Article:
Nearly twenty years ago, I had my first conversation with a mentor who helped me shape who I am today.
I was running supermarket operations at that time, working for a CEO who, in my eyes, was not meant to be CEO.
He was a former CFO who never transitioned from being a CFO to become a CEO. There are few good examples of successful CFOs who also became successful CEOs.
Primarily seen through my lens because they struggle to shift from numbers to strategy, culture, and people.
Am I biased? Absolutely.
Show me the new CFO in a company where the previous CFO has become CEO, and I will tell you whether the transition was done well.
If the new CFO acts as the water carrier (servant) of the CFO turned CEO, I know enough. We’re now dealing with two instead of one Excel freaks.
Fair? Absolutely not.
But still closer to the truth than not.
As a younger, slightly immature new executive, I struggled to work with my CFO CEO.
He was tactical when he needed to be strategic. He was data-driven when he needed to be people driven. He was controlling when he needed to be empowering.
But also reverse.
Which was often even worse.
When I felt he needed to be in the weeds, he was suddenly big-picture and empowering.
It was weird. From my perspective. Obviously.
I never really got a grip on him, whatever I tried.
Then, one day, I wrote down my thoughts about our relationship.
I wrote down what I had observed. I wrote down what I thought he could change. I wrote down my mistakes and what I could have done differently.
I never sent him the memo. I decided to discuss it with him.
I did practice it with my mentor and then reached out for a conversation.
It backfired. As in apocalyptic, total devastating backfire.
He misread my memo entirely.
He jumped on the areas where I highlighted my role in our relationship and my mistakes.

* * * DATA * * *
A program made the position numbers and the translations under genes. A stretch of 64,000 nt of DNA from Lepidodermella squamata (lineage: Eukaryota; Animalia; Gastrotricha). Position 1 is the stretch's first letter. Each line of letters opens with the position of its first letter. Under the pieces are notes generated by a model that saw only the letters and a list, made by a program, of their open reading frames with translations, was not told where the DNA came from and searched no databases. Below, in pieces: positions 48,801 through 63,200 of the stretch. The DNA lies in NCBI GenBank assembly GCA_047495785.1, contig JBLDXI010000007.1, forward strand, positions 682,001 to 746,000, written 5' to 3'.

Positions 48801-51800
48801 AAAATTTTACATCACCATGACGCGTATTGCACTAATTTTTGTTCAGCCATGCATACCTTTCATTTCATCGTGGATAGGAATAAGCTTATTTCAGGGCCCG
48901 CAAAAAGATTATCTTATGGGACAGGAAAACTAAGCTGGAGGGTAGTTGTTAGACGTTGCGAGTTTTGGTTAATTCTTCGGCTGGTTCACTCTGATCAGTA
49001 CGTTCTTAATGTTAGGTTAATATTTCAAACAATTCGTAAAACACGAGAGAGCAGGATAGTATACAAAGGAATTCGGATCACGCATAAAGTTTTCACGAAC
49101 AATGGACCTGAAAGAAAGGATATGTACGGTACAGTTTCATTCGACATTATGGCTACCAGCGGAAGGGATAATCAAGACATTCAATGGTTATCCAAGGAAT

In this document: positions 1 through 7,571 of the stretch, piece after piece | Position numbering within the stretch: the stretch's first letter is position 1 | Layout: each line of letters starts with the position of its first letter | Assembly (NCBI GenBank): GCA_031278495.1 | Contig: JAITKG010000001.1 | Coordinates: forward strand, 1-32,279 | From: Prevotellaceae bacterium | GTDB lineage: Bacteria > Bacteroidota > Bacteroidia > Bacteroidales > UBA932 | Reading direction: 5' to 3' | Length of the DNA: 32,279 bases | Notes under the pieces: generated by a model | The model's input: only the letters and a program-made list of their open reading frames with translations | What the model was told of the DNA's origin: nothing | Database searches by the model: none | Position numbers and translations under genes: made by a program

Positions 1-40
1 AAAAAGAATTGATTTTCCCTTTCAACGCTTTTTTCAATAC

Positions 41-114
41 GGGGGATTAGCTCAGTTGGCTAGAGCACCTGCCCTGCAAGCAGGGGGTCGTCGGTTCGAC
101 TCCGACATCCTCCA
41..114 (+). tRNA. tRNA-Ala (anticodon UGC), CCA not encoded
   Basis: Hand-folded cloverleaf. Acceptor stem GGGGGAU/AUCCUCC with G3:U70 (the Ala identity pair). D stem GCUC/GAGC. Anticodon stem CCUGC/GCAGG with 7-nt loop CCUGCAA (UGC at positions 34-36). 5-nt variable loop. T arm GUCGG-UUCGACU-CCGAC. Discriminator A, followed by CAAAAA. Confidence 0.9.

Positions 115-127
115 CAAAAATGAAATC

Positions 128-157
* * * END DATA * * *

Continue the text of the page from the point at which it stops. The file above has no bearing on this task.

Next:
It became all about me.
And nothing about him.
When asked, he simply rebuked by saying he was the boss and setting the conversation’s agenda.
I left the conversation in utter disbelief and consternation.
Any reservations I had about CFO CEOs were confirmed and even strengthened.
Even after the necessary self-reflection about what I missed in preparing and having the conversation.
When discussing and evaluating it with my mentor, she simply stated:
Intention & Impact.
And went on to explain that very often, we do things with the very best intentions, but the impact it has on our conversation partners is different from expected.
There almost always is and may be context we need to be aware of.
And the only way we can work through that is to:
- Check our intentions.
- Assess the context.
- Imagine the impact.
- Expect the unexpected.
- Find the right place and time to have the conversation.
- Accept whatever outcome.
- Verify our intentions again.
- Let it go
Coaching people and teams very often drills down to intention and impact.
And whether they’re in sync. For ourselves. And others.
Your turn: Intention & Impact. In sync?
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